Debbie Doyle has asked an excellent question. I teach U.S. women’s history and I always mention the myth of bra-burning, but I had not previously examined my reasons for doing so. I think that revealing the false basis of this myth serves several purposes. First, and perhaps most importantly, it shows how biased portrayals of feminism have been from the outset. Second, from a pedagogical angle, it catches students’ interest and perhaps quells more conservative students’ fears. Third, it shows the organizational abilities of the radical feminists, thereby demonstrating some unexpected common ground with liberal feminists. I’ll be interested to see others’ thoughts on this matter.[Response from Anya Jabour (H-Net, 23 June 1998): Feminist Myths: Bra-Burning Discussion (June 1998).]
- Bra-burning and the radical (straw)feminist:
The image of the “bra burner” has mutated into the more generic “radical feminist.” Back in the ’70s, women who wanted social/political change were concerned about speaking out for fear of being viewed as one of those “crazy bra burners.” In a class I co-taught last summer, many of our female students admitted wanting reproductive freedom, the end of gender-based discrimination, equal pay, restructured gender roles, more employer flexibility on family issues, etc, but were more worried about being seen as a “radical feminist” (one older student actually said “bra burning feminist”). When asked, what was it that “radical feminists” wanted that they didn’t, they weren’t able to articulate it.
Thus, I would argue that the myth of “bra-burning” marginalizes feminism and silences those women who might otherwise voice their support. Debunking the myth by itself isn’t very useful; we have to demonstrate how such a myth functions to restrain political or social action that might be considered feminist.[Response from Tom Heaney (H-Net, 23 June 1998): Feminist Myths: Bra-Burning Discussion (June 1998).]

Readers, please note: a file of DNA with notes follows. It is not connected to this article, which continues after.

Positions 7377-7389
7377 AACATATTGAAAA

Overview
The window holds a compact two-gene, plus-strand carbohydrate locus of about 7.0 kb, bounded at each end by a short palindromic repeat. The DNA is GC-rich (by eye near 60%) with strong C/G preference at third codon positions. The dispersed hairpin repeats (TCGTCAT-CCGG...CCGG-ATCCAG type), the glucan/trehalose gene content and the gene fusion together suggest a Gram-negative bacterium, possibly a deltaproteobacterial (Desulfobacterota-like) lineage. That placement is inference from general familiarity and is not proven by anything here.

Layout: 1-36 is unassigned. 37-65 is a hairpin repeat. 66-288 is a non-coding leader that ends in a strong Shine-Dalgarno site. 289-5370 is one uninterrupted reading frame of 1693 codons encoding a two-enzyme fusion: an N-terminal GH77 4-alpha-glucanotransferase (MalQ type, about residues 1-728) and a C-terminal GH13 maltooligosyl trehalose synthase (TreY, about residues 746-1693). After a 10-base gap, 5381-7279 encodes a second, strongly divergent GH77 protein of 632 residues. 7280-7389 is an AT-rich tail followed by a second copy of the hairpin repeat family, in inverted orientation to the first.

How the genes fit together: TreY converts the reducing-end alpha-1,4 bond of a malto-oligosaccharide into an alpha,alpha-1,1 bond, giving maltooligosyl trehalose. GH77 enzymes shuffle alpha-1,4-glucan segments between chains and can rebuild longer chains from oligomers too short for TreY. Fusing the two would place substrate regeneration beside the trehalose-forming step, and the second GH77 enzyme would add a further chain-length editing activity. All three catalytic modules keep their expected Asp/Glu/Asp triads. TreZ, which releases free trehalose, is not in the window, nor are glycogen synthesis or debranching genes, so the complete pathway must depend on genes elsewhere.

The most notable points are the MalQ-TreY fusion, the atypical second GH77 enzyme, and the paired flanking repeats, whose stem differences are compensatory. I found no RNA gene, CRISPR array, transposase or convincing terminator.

- On the politics of bras:
The symbolic act of tossing those clothes into the trash can was meant as a serious critique of the modern beauty culture, of valuing women for their looks instead of their whole self. (Older feminists may remember that romantic line savvy men began to use, "I love you for your mind?") "Going braless" felt like a revolutionary act – being comfortable above meeting social expectations.
I admit: I was one of those women. I remember at about that time, my mother told me the story of when she and her sister thought they were so modern and radical because they adopted the practice of wearing brassieres! They were rebelling against the practice of their mother’s generation, which still wore camisoles and other less "modern" contrivances. In fact, my mother told me, she and her sister had bought a brassiere for their mother, who tried it on once, and, put off by the elastic band’s pressure, swore she’d never wear one of those torture instruments. And she never did again!
Of course, with the 1970s came a new feminist critique of bralessness and the sexual revolution in which many feminists participated: somehow, in many circles, being sexually free meant primarily being more sexually available to men, and still doing all the laundry, cooking and house-cleaning. Going braless was as sexually titillating to men as wearing those awful brassieres of the 1950s and 1960s that looked like pointed cones.
Plus, bralessness was so easily trivialized. One Illinois legislator was quoted in the 1970s, responding to an Equal Rights Amendment lobbyist, calling feminists "braless, brainless broads."
Bralessness was out; working for the ERA was in.
But the myth of the burning bra continued, and speculating on why that legend is perpetuated is another matter for women’s history.